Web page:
Monday, December 17, 2012

Why is agriculture bad for the Earth? Does organic farming make it better?

In my last post, I responded to a CNN article that claimed that organic food was not healthier than conventional food. In the second half of the article, the author mentions a Scientific American article that says that organic farming is no better, and may be even worse, than conventional agriculture.

You can find the article here, but I address each of the articles main points.

1. Organic farms still use pesticides.

Yes, this is absolutely true. There are a number of pesticides derived from natural sources that certified organic farmers are allowed to use. The thing to keep in mind is that organic certification is really the lowest common denominator. There are any number of practices that environmentally conscious farmers use, and the USDA's definition is the minimum that everyone can agree upon. I am certain that there are many farmers forgo certification because they disagree with the USDA's policies and because the cost and bureaucracy of certification puts small farms at a disadvantage.

The best thing to do is to talk to you farmer. That's part of why the farmers market is so great! You get to know the people who grow your food, ask them where their farm is, what their philosophy is, and so on.

2. Organic food is not healthier.
3. Genetically modified organisms (GMOs) are good.

Please refer to my previous posts where I address this issue and also talk about the Precautionary Principle. 

4. Organic farms produce less than conventional ones, and so take up more land.

I agree with the general logic behind this claim. Not using synthetic pesticides and fertilizers will reduce yield. One way to make up for reduced yield is to increase the amount of land under use. More land devoted to agriculture means less land for forests, grasslands, and so on, which is bad for biodiversity, etc.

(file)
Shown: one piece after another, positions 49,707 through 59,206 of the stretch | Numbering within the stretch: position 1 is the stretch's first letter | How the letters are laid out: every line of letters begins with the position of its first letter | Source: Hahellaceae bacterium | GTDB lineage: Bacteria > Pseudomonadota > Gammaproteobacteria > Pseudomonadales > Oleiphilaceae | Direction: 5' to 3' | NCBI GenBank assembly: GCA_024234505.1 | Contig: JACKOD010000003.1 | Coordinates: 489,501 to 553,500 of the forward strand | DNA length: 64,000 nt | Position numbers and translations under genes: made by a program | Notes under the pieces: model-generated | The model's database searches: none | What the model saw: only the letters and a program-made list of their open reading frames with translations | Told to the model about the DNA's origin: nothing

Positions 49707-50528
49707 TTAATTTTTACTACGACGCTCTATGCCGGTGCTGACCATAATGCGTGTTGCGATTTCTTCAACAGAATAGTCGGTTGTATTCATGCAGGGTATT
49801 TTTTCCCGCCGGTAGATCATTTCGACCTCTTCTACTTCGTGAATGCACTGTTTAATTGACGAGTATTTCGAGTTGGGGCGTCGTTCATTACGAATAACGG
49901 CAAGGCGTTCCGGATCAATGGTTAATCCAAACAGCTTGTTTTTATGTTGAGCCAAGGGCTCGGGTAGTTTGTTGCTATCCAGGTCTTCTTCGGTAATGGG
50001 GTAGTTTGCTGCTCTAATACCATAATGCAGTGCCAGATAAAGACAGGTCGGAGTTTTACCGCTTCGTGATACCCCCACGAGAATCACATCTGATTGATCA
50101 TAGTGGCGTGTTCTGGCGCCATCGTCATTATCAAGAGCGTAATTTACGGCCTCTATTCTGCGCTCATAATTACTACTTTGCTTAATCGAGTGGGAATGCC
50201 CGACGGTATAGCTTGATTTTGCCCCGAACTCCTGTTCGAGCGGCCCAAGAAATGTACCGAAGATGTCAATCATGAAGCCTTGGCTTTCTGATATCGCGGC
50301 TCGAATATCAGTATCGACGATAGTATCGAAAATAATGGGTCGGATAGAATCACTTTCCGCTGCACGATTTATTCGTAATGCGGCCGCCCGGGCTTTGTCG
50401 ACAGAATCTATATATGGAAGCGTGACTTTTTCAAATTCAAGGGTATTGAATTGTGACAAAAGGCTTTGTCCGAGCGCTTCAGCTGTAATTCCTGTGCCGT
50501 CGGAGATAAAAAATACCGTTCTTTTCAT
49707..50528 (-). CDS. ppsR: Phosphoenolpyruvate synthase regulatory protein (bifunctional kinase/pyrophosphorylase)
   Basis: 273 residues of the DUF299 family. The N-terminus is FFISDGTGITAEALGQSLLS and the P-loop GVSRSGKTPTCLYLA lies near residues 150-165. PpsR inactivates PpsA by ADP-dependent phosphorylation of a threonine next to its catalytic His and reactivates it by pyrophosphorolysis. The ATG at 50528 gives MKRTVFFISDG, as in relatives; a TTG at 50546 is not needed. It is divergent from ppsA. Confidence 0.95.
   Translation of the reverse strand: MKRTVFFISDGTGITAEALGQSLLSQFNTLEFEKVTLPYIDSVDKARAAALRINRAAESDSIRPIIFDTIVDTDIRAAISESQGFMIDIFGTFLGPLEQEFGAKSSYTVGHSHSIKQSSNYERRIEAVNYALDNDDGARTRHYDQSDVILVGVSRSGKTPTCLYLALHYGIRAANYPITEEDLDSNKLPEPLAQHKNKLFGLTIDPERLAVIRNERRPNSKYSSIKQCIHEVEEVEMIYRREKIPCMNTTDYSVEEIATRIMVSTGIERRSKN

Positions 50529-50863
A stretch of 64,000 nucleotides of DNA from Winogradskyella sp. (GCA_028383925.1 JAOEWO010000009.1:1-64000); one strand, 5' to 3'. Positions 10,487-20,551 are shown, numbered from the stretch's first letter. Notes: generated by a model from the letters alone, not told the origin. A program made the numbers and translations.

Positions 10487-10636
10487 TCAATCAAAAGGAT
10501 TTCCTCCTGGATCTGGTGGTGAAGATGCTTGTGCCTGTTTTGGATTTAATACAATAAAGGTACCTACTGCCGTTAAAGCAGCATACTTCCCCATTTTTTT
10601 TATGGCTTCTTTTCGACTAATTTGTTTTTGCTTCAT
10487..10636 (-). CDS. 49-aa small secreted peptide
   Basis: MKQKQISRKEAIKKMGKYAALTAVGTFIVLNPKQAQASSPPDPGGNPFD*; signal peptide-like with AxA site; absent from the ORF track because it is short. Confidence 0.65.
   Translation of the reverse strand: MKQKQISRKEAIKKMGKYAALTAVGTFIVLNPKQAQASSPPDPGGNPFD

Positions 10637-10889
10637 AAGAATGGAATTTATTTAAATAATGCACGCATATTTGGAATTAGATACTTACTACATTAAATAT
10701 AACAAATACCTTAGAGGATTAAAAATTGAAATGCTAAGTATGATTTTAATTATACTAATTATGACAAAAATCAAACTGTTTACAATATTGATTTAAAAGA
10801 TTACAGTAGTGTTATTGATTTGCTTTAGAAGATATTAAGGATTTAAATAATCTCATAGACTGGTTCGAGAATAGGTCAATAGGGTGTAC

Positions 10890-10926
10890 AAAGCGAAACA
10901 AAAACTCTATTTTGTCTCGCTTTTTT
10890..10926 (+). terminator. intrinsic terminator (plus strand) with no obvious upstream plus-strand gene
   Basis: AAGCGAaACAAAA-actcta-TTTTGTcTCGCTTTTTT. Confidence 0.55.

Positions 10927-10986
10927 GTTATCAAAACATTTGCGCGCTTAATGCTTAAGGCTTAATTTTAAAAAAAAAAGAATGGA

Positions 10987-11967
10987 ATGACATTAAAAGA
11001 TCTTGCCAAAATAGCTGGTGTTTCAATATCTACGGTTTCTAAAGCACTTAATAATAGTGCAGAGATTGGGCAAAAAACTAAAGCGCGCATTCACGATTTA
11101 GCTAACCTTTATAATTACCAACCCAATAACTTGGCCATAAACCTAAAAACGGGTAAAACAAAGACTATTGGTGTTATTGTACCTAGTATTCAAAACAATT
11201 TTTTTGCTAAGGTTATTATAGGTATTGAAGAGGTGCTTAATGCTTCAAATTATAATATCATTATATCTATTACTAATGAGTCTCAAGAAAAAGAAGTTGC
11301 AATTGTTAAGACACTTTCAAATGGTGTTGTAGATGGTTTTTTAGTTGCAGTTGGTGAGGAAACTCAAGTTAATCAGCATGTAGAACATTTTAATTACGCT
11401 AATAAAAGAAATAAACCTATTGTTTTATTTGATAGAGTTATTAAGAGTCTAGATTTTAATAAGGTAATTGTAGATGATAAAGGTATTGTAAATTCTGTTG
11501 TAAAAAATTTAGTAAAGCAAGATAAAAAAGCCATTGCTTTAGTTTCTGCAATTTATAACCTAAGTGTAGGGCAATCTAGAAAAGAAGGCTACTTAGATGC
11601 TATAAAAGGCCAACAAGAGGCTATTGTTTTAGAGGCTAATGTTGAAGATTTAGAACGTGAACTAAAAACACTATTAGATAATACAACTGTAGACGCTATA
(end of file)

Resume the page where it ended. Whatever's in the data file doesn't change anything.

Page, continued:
However (!!!) this really only applies to monocrop farming. From wikipedia: "Monocropping is the high-yield agricultural practice of growing a single crop year after year on the same land, in the absence rotation through other crops." It is also referred to as factory farming, and factory farming is pretty bad, even if it is organic.

Again, another reason to support farmers markets and CSAs and the rest. Go ask your farmer if they rotate their crops, if they use biological forms of pest control, if they use pesticides and if so, do they sound responsible about it? If nothing else, you may have a short and entertaining conversation with someone with a different perspective on the world, and what is so bad about that?

And really, we've already gone beyond organic. I try to practice FLOSS: fresh, local, organic, seasonal, and sustainable.

Conclusion: certified organic farming is not necessarily better for the environment than conventional, but it probably is in most cases. If you have the choice, buy your food from the farmers market and have a conversation with your farmer about his or her practices.

Saturday, December 1, 2012

Is organic food really any healthier?